Employee Claim: although the SARP application is typically submitted by the employer per step 1 and 2 above and implemented via the Irish payroll, expat employees can also make a SARP claim through their annual tax return (Form 11) by 31 October following the tax year end.

Maximizing SARP Benefits

1. Plan Ahead: Ensure that the assignment to Ireland is well-planned to meet the minimum duration and other eligibility criteria.

2. Utilize Tax-Free Benefits: Take advantage of the tax-free benefits allowed under SARP, such as school fees and certain relocation expenses.

3. Professional Advice: Engage with tax professionals such as us at GMTS to ensure compliance and maximize the relief available under SARP.

4. Timely Notification: Ensure that the employer notifies the Revenue Commissioners within the stipulated timeframe to avoid disqualification.

Common Pitfalls and How to Avoid Them

1. Late Notification: Missing the 90-day notification window can disqualify an employee from SARP. Employers should prioritize this requirement upon the employee’s arrival.

In particular with obtaining a PPS number (PPSN) – Irish equivalent of a US social security number – which has to be included in the SARP application.

2. Incomplete Documentation: Inadequate records can lead to issues with claiming relief. Both employers and employees should keep detailed documentation of the assignment and related expenses.

3. Misunderstanding Eligibility: Ensure a thorough understanding of the eligibility criteria, particularly the pre-assignment employment requirement and the income threshold.

Recent Changes and Future Outlook

The Irish Revenue have clarified that tax equalized expats, from 1 January 2024, should not have SARP relief included in their initial gross-up calculations.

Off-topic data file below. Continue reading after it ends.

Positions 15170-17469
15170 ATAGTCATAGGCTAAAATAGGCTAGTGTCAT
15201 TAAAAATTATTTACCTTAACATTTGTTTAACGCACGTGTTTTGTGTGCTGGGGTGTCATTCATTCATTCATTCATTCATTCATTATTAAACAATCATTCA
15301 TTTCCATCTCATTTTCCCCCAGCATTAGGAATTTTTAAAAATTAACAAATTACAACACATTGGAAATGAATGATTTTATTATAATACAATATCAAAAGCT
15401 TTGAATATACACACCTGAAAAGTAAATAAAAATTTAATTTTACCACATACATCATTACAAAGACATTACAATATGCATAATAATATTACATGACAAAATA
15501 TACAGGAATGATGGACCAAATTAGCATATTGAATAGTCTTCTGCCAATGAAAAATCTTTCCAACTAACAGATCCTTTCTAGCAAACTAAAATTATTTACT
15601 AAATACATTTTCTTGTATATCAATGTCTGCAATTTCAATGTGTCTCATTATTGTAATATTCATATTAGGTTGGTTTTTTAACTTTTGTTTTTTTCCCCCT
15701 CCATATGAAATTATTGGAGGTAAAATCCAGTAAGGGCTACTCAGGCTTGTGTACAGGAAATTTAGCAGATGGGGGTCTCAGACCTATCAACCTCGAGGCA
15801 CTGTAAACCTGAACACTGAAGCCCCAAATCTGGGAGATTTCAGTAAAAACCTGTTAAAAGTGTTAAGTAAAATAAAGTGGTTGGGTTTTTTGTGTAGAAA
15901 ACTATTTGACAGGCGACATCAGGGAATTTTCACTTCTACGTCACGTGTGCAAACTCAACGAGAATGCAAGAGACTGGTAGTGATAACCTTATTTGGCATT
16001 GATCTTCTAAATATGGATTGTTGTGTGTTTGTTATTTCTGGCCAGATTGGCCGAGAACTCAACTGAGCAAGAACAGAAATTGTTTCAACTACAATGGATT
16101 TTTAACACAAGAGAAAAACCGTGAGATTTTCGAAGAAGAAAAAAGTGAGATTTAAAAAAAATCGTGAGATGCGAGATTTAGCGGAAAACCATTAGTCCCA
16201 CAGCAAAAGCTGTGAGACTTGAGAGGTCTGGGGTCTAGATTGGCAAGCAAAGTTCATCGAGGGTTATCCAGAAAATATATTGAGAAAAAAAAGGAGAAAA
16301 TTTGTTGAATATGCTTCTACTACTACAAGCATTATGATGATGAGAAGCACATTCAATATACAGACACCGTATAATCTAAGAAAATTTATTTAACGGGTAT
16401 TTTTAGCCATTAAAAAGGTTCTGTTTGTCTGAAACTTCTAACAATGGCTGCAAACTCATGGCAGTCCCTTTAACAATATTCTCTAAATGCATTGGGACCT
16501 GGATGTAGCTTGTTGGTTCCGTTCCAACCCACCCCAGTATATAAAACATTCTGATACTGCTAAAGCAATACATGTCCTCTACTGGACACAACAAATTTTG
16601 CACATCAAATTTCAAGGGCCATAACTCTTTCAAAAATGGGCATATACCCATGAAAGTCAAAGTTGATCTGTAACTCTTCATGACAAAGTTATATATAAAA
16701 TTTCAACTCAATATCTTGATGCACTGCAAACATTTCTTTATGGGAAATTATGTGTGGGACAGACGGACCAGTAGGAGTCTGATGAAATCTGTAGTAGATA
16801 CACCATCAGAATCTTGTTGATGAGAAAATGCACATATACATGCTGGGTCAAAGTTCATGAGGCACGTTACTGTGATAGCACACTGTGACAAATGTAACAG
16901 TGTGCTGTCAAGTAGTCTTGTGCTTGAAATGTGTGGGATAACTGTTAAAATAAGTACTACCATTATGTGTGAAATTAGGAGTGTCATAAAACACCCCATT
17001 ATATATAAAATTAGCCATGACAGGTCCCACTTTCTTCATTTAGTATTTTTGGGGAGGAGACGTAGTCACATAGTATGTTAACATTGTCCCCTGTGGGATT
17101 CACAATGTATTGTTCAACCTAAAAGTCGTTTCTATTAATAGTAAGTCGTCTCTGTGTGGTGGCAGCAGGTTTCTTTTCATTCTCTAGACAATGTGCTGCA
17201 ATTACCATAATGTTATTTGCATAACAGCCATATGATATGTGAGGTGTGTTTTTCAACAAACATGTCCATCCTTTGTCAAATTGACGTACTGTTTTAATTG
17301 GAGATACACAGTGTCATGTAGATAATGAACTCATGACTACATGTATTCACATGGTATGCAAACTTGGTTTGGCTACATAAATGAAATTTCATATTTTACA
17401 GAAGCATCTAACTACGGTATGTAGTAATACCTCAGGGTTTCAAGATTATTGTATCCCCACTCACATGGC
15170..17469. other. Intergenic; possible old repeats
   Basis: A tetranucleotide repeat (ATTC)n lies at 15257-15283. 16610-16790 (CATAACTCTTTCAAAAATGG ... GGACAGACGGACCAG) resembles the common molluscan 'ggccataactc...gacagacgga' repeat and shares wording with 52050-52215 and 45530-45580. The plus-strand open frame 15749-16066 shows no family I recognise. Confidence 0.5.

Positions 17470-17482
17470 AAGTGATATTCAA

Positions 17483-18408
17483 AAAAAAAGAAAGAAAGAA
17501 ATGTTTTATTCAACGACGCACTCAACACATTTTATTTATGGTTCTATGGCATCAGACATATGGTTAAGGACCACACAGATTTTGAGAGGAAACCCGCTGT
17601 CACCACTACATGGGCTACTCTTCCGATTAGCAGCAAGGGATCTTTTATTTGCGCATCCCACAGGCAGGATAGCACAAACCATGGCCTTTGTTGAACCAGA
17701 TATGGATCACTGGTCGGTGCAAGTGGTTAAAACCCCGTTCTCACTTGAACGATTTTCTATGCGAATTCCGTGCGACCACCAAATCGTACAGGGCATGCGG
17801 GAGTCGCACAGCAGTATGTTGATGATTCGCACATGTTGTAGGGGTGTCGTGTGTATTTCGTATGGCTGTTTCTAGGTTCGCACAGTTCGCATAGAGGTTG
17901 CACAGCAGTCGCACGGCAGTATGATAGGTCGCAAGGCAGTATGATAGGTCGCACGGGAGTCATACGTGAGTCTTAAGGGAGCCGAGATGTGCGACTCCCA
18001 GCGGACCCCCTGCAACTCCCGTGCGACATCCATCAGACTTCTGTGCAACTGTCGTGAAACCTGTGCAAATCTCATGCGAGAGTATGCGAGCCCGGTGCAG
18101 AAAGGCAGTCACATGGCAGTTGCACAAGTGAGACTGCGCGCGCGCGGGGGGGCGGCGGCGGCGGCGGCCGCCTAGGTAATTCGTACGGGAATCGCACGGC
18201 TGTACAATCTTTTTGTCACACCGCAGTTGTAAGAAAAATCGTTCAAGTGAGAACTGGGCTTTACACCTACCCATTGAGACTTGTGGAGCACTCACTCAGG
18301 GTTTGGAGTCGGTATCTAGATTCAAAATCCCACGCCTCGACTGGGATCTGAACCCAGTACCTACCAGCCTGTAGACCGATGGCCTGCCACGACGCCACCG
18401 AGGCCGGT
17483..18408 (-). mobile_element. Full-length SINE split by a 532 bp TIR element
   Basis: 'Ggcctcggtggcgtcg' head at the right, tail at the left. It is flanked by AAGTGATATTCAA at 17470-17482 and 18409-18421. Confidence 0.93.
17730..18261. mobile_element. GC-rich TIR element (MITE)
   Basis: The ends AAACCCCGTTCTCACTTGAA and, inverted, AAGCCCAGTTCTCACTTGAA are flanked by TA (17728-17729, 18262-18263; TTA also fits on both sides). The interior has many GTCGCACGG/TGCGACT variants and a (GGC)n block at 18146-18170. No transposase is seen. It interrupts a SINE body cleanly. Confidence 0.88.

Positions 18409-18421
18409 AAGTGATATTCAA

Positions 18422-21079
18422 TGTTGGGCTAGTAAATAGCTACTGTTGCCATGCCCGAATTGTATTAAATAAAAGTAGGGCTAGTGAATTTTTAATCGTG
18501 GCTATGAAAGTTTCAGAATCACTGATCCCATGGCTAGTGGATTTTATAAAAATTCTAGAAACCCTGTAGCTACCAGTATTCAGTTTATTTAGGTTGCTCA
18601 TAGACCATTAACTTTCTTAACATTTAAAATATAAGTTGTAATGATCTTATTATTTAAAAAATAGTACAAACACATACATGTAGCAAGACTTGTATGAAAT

Instead, the SARP relief ought to be calculated on the grossed-up amount arrived at without already considering the pre-gross up SARP.

This update issued by the Irish Tax Authorities has the net effect of reducing the amount of SARP relief available to Irish expats. 

The Irish government has also extended SARP until the end of 2025, demonstrating its commitment to attracting international talent.

However, the scheme is subject to regular review, and potential applicants should stay informed about any future changes.


The Special Assignee Relief Programme (SARP) offers a valuable opportunity for high-earning employees to benefit from significant tax relief while working in Ireland.

By understanding the eligibility criteria, application process, and strategies for maximizing benefits, both employees and employers can take full advantage of this incentive.

As Ireland continues to position itself as a global business destination, SARP remains a crucial element in attracting and retaining top international talent.


1. What is the minimum income required to qualify for SARP?

The minimum income required is €100,000 annually (prior to 1 January 2023 this threshold was €75,000), including bonuses and non-regular income but excluding remuneration eligible for Foreign Tax Credits (FTCs) as a result of the Double Tax Treaty (DTT) application.

2. How long must an employee be assigned to Ireland to qualify for SARP?

The assignment must be for a minimum of 12 months.

3. Are there any tax-free benefits under SARP?

Yes, certain employer-provided expenses and school fees may be claimed tax-free up to €5,000 per child for school fees paid to an approved school in Ireland.

4. What is the deadline for notifying the Revenue Commissioners about an employee’s assignment?

The employer must notify the Revenue Commissioners within 90 days of the employee’s arrival in Ireland.

5. Can SARP be claimed if the employee was not employed by the company outside of Ireland for six months before the assignment?

No, the employee must have been employed by the relevant employer outside of Ireland for at least six months prior to the assignment.

5. Is there anything else that could make an expat ineligible for SARP?

Yes, the expat having been already tax resident in Ireland in the 5 tax years prior to arrival tax year.

Also, to maintain eligibility for the SARP, the expat employee has to have at least 1 Irish workdays per month in the initial 12 month period

By adhering to these guidelines and leveraging the benefits of SARP, expat employees and employers can make the most of Ireland’s attractive tax relief program, enhancing both individual and corporate prosperity.

Still have some questions on the Irish SARP?

Contact us should you require further clarifications on how SARP works. We offer a free ½ hour consultation.